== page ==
Thing 13: Screencasting and Screen Sharing

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Have you ever wanted to show someone how to navigate a web tool, use the library catalog, record steps for a class lesson, explain how to solve a math problem, or fix a problem on their computer? Or have you had to show way too many people the same steps too many times?  Screencasting tools let you make short recordings of your computer screen to share with others. And Screen Sharing tools let you quickly share a computer screen with others in real time. Handy for troubleshooting.


Screencasting tools record whatever is happening on your computer or mobile device screen and most let you record a voice narration as well. When you’re done recording, you end up with a video. What you can do with the video depends on the tool you used, but most common options include uploading to YouTube, dowloading to you computer or embedding on a website.

These are terrific tools for students to l;earn to use as well. Students can use screencasting to demonstrate mastery of tech tools, to create narrated presentations, teach skills to others and much more.

These are terrific tools for students to use as well. Students could use screencasting to demonstrate mastery of tech tools, to create narrated presentations, teach skills to others and much more.

Screen sharing

Screen sharing tools don’t record your screen activities, they’re more like a live meeting where you’re sharing your screen with a limited group of people. This is helpful during online meetings, webinars and when you’re trying to troubleshoot someone’s computer problems.

Articles, Resources

  • TIPS
    • Keep your screencasts short! 3 minutes is the max! Shorter is better.
    • If you need more time, chunk the content into tiny pieces. A ten separate 30 second screencast will be more useful than one long screencast.
    • You don’t always need to be perfect, don’t spend hours creating screencasts. People understand if there are a few “ums” in your narration.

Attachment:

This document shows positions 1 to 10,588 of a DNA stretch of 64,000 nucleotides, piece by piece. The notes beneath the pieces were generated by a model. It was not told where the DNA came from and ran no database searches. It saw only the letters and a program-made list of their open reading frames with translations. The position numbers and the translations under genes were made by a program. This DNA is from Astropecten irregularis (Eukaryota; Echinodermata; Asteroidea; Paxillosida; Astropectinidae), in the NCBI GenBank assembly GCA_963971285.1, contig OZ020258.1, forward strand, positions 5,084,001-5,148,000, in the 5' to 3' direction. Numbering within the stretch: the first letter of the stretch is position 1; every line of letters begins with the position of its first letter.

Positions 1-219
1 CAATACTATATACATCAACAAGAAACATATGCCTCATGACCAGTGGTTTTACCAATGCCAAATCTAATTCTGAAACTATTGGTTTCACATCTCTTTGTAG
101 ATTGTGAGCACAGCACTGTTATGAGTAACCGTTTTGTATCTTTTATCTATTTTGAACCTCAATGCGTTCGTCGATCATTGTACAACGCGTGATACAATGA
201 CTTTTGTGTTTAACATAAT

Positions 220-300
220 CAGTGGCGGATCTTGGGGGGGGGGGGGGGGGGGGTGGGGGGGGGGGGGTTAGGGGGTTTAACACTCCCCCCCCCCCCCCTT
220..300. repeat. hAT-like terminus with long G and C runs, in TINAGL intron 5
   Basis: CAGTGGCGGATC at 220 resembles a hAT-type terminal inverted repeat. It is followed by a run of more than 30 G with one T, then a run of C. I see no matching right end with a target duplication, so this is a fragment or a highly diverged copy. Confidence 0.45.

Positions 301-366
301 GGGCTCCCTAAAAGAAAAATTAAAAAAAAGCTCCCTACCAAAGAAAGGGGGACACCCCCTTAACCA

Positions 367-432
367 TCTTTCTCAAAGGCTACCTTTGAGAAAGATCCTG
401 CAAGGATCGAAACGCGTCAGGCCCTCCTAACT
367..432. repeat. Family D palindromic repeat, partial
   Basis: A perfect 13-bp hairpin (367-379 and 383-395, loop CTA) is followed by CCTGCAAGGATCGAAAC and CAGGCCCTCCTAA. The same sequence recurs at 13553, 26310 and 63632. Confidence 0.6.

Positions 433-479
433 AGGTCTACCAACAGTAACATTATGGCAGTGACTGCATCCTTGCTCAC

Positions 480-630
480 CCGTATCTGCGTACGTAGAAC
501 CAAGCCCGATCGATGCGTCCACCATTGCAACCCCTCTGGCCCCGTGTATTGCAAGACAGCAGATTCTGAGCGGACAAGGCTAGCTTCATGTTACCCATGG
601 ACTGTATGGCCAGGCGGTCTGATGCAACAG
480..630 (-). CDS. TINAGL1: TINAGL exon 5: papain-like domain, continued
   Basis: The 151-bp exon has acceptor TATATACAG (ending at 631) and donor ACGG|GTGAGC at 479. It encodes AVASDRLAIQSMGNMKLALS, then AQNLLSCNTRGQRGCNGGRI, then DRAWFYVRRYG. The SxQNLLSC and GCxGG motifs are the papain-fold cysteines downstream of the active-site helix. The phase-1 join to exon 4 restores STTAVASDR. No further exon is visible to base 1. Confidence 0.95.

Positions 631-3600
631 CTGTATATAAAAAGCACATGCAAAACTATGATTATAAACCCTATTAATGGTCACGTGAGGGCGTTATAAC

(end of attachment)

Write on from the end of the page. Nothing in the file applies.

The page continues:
• That said, a bit of planning can help enormously. Run through your demo a few times, so you know what you want to show. And if need be, write some notes for your narration. Whatever works best for you.
    • Use closed-caption options if available. Accessibility is important.


  • Create lessons for flipped classrooms.
  • Students can use to share the work they’re doing on an iPad or computer.
  • Short screencasts to explain how to use a tool. Embed on website where needed.
  • Create a screencast in response to a request for help. Email the link to the screencast.
  • Handy for recording a presentation. Bring up your slides on the screen and use a screencasting tool to record your slides and your voice as you give presentation.


There are tons of tools & apps. These are just a few of the tried and true ones.


  • Screencastomatic – (Free and Fee) – This tools runs from a web browser window and can be used to record anything on your computer – desktop apps and web browser windows. There is also a beta test of a Chrome/Chromebook version.  Free account is limited to 15 minute videos, which is plenty of time for most uses. Closed Caption feature included with free and pro accounts. With the free account, the videos have a watermark. Mouse clicks are highlighted with a yellow circle.  Pro account is only $18 year, with lots of additional features.  (TUTORIALS)